Yet Jesus nonetheless ever patiently and lovingly looks into our eyes and speaks to our heart, Come, abide with me, wherever I go.  If we are awake enough truly to listen to this His invitation, we grow in our desire to respond to Him in expressions of authentic love, allowing His Love to pierce our hardened hearts so that His Sacred Heart — pierced by our sins — may pour forth His Lifegiving Holy Spirit and enflesh our hearts with His Love (Ez. 36.26-27).  For our hearts to become like His, we must allow Jesus to transform us … We cannot do so merely out of our own resources.  The Easter Triduum is a pointed reminder that we just don’t have what it takes on our own to live the life of holiness to which Jesus calls us.  Rather, we must be open to the Holy Spirit, Who will transfigure us with God’s infinite Love if we only we would invite Him into our life.  The more deeply we invite Him in, the more we permit God to transform us into an image and likeness of Jesus that becomes increasingly recognizable as His Own.

It is in this spirit that the monk seeks for his life to be a perpetual Lent but also a continuous Easter.  We hear from Saint Benedict in his Prologue of the Rule of Saint Benedict (RB):  Never swerving from His instructions, then, but faithfully observing His teaching in the monastery until death, we shall through patience share in the sufferings of Christ that we may deserve also to share in His Kingdom (v.50).  Patience comes from the Latin verb patior, pati meaning “to suffer”, and given that Saint Paul teaches us that “Love is patient” (1 Cor. 13.4), our patience indicates our strong love for Christ Jesus and our open willingness to walk in His Way alongside Him, wherever our Good Shepherd leads us. 

While this attitude is one to embrace in daily life, it is not easy even for a monk to live out, due to our human weakness (RB 49.1-2):  The life of a monk ought to be a continuous Lent.  Since few, however, have the strength for this, we urge the entire community during these days of Lent to keep its manner of life most pure and to wash away in this holy season the negligences of other times.  This we can do in a fitting manner by refusing to indulge evil habits and by devoting ourselves to prayer with tears, to reading, to compunction of heart and self-denial … Let each one deny himself … and look forward to holy Easter with joy and spiritual longing (RB 49.1-4, 7).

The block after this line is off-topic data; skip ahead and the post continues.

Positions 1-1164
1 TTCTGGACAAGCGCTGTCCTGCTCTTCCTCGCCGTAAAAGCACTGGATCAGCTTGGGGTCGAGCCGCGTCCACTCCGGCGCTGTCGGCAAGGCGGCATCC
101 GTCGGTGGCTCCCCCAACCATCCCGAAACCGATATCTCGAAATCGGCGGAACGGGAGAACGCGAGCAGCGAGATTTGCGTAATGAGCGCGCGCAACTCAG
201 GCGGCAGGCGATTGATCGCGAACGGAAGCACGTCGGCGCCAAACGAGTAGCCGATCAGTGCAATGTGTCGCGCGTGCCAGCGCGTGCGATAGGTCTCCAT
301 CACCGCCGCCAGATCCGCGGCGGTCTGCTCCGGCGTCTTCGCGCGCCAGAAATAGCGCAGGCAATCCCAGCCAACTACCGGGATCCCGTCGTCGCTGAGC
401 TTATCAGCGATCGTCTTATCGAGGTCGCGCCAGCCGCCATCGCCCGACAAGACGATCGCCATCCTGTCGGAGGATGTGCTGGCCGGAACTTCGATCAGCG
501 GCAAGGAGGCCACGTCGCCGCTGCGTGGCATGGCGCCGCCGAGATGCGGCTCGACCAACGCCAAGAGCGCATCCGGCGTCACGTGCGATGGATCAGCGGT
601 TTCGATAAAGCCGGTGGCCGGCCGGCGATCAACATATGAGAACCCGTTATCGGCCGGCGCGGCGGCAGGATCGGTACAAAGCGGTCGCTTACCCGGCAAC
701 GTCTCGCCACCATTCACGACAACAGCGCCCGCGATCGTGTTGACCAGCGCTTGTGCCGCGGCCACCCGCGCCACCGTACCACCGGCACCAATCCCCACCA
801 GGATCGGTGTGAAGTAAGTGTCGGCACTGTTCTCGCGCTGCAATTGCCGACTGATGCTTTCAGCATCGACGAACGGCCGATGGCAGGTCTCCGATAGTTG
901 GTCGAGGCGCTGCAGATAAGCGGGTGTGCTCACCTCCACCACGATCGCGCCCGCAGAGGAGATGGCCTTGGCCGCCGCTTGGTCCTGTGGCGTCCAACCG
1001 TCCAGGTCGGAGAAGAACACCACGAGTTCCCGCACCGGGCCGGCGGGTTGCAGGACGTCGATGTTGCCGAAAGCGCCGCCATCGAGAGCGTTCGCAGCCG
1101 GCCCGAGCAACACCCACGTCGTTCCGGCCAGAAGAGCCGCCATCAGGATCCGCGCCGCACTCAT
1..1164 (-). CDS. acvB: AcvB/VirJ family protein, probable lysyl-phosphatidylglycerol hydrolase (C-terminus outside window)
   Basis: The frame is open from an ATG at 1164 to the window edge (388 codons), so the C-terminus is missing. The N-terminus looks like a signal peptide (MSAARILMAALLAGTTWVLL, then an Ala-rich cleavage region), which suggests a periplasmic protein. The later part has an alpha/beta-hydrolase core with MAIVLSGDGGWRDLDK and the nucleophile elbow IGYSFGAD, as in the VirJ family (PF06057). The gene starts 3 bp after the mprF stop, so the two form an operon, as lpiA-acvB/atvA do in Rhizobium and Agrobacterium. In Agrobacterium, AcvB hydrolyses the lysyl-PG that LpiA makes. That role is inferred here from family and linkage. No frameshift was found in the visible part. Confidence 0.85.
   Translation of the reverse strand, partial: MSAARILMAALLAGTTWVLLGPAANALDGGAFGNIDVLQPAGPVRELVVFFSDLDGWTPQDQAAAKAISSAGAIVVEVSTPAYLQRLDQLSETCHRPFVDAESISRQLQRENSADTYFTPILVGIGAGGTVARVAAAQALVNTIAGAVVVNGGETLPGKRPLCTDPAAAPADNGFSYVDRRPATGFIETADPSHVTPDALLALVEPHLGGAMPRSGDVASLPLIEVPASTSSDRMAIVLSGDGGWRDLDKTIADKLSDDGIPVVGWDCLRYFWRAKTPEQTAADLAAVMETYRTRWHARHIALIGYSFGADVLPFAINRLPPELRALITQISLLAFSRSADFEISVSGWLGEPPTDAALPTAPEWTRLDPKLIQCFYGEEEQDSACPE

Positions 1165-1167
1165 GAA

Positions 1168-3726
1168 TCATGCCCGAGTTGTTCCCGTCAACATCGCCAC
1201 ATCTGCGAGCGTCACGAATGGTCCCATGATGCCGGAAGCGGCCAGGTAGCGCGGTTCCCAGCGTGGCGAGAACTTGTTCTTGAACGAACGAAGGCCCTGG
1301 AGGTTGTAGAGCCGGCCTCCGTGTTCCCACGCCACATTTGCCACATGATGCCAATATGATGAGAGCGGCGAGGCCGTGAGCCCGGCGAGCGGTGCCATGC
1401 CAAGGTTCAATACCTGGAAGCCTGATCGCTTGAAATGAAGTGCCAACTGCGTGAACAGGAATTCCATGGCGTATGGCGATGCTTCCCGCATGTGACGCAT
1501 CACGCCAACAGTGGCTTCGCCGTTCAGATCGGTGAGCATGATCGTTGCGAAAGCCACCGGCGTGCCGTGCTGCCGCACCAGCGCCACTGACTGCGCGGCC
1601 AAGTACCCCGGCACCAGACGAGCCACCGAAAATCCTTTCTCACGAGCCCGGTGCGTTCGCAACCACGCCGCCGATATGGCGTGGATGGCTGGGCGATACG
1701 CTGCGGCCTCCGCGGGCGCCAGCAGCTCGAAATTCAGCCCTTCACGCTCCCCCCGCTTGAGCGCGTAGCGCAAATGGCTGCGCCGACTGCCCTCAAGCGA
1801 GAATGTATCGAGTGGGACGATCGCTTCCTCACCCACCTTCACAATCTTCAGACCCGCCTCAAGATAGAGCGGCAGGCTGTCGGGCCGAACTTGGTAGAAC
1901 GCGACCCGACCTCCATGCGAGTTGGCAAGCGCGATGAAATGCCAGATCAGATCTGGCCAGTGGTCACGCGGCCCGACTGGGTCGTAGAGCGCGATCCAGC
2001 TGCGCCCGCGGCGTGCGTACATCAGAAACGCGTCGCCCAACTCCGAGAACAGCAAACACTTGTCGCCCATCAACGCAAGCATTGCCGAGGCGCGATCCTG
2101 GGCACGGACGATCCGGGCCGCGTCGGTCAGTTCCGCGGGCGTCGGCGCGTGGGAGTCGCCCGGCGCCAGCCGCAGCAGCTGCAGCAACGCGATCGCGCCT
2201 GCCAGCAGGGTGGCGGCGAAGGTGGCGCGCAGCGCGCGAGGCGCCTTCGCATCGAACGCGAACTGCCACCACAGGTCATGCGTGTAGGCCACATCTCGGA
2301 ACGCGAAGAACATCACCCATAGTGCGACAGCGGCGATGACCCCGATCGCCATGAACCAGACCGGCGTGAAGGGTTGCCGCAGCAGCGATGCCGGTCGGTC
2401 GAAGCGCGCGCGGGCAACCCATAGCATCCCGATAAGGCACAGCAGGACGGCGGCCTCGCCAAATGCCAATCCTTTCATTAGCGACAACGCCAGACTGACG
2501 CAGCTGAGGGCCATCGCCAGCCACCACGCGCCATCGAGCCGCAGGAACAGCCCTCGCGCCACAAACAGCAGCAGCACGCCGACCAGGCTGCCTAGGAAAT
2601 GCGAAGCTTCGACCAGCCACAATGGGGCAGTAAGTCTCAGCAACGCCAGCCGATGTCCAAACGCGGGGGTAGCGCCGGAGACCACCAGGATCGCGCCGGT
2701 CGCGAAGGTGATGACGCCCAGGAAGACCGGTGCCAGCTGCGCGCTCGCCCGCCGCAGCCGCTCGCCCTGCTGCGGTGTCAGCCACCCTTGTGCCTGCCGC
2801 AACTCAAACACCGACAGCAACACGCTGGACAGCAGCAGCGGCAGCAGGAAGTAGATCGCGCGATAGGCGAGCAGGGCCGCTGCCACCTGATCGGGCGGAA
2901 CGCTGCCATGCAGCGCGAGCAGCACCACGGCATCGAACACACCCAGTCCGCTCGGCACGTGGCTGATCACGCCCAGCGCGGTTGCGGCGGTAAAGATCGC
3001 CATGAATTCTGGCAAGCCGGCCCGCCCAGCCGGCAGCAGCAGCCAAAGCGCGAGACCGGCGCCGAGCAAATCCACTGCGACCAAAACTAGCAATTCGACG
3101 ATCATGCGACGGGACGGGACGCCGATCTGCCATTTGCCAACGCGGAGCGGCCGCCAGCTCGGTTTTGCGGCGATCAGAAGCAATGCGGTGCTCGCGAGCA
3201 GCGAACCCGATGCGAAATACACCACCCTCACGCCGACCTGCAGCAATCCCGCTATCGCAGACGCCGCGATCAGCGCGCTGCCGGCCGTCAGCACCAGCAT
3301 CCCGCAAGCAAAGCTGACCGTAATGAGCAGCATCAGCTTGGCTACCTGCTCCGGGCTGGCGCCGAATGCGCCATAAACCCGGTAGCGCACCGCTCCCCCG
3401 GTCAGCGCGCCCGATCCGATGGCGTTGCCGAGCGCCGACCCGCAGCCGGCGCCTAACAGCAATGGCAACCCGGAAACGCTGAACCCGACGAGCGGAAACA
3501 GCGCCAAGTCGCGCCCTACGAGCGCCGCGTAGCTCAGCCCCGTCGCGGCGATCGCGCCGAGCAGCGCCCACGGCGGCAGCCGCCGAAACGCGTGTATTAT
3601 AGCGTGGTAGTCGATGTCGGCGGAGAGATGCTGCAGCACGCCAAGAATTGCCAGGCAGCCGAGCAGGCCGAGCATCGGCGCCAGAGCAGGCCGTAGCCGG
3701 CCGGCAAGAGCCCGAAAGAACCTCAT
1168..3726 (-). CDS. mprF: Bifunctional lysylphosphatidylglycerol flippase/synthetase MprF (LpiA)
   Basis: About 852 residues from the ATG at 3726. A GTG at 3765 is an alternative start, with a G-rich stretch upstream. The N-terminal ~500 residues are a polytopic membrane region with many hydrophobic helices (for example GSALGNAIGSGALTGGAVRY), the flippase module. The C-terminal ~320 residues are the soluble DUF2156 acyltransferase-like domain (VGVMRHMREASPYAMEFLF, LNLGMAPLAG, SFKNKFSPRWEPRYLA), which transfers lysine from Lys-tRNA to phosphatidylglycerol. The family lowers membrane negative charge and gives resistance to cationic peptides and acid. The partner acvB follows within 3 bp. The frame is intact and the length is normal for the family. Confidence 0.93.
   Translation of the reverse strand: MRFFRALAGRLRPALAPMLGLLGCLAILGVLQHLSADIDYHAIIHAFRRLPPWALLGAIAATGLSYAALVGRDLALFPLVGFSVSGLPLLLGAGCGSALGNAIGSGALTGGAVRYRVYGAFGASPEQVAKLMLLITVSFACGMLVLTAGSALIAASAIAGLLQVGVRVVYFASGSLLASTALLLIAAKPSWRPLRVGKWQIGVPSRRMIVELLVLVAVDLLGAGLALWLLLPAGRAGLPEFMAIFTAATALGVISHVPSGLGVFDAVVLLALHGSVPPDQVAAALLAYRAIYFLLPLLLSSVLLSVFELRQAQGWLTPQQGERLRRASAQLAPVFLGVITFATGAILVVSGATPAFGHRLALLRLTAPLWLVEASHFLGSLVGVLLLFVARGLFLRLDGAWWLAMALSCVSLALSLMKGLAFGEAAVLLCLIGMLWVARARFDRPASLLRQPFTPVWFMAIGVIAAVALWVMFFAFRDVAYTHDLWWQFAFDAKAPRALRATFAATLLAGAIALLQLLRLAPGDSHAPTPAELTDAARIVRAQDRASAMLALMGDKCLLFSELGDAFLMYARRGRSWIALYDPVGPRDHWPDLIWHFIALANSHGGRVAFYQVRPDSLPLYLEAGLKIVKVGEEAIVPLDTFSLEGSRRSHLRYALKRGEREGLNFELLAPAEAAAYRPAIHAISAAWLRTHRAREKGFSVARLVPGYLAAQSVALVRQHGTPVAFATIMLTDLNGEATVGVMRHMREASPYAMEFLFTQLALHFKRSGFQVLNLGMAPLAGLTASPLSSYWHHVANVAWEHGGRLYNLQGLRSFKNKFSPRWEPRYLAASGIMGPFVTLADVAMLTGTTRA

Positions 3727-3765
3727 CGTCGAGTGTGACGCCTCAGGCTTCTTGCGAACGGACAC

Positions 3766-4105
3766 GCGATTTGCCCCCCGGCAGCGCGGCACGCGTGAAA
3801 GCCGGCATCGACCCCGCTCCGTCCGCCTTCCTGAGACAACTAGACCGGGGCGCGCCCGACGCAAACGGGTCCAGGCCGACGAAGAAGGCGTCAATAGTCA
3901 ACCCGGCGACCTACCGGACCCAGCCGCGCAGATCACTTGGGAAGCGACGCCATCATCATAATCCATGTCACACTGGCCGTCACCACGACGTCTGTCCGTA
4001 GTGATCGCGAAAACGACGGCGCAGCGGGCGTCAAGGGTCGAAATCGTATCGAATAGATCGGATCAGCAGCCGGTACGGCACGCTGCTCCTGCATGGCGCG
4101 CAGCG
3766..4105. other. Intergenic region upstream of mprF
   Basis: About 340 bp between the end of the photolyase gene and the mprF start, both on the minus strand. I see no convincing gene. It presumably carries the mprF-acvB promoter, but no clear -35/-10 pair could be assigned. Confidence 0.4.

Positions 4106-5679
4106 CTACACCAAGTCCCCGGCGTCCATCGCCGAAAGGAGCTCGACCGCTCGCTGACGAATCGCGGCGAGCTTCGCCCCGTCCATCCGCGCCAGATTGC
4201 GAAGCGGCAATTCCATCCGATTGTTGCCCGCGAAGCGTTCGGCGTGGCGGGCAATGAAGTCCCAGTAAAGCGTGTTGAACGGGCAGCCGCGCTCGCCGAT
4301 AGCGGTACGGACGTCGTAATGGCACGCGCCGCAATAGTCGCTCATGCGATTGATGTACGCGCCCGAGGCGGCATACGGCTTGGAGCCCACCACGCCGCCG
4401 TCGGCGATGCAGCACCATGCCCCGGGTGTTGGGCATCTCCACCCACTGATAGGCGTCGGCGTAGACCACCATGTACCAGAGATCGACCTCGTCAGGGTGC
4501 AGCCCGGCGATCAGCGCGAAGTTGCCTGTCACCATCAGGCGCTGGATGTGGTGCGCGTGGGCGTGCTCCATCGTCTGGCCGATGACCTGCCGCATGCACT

This compunction of heart  (compuctio cordis) literally means allowing our “heart to be punctured with” the Heart of Christ, such that by permitting our heart to be pierced with the Love of Jesus while our sin pierces His Sacred Heart on this Good Friday, we may look forward ever more eagerly to Easter with expectant hope.  “It is high time for us to arise from sleep” (RB Prol. 8, Rom. 13.11), to “run on the path of God’s commandments, our hearts overflowing with the inexpressible delight of love” (RB, Prol. 49) so that we might share forever in His Kingdom. 

This Way of God’s Love is a narrow one, for “Narrow is the road that leads to life” (Prol. 48, 5.11, Mt. 7.14).  As we place our hope in God alone (RB 4.41), we will come to yearn for everlasting life with holy desire, day by day reminding ourselves that we are going to die, hour by hour keeping careful watch over all we do, aware that God’s gaze is upon us whenever we may be (cf. 4.44-47), and we will have to render an account one day for all that we have done.  In other words, live every day as if it is your last … and one day you will be right!   Perhaps this truth is even better articulated by the skeletons of the Capuchin cemetery of Santa Maria della Concezione in Rome: What you are, we once were … What we are, you will become.

In keeping Jesus’ suffering, death, and entombment of this Easter Triduum always before our eyes, we are reminded of the superior price that Love called our Lord to pay so that we might have the fullness of life forever in Him.  In remembering that we too shall die at an unknown hour, as Christians we choose to live in the now knowing that we will have to answer for our actions – right and wrong – on that day of our death when we will appear before the throne of the Most High God.  At that time of God’s judgment particular to us, each human being will encounter Jesus Christ crucified and will hear Jesus’ piercing question: Who do you say that I am?  May we be able to respond to Him on that day in the fullness of love: You are my Christ, my Lord, my Savior.   As Christians, may we live every moment now in preparation for that day when all of our heart and mind, body and soul, every ounce of our being is called to experience the powerful splendor of Jesus’ Easter Resurrection in eternal life.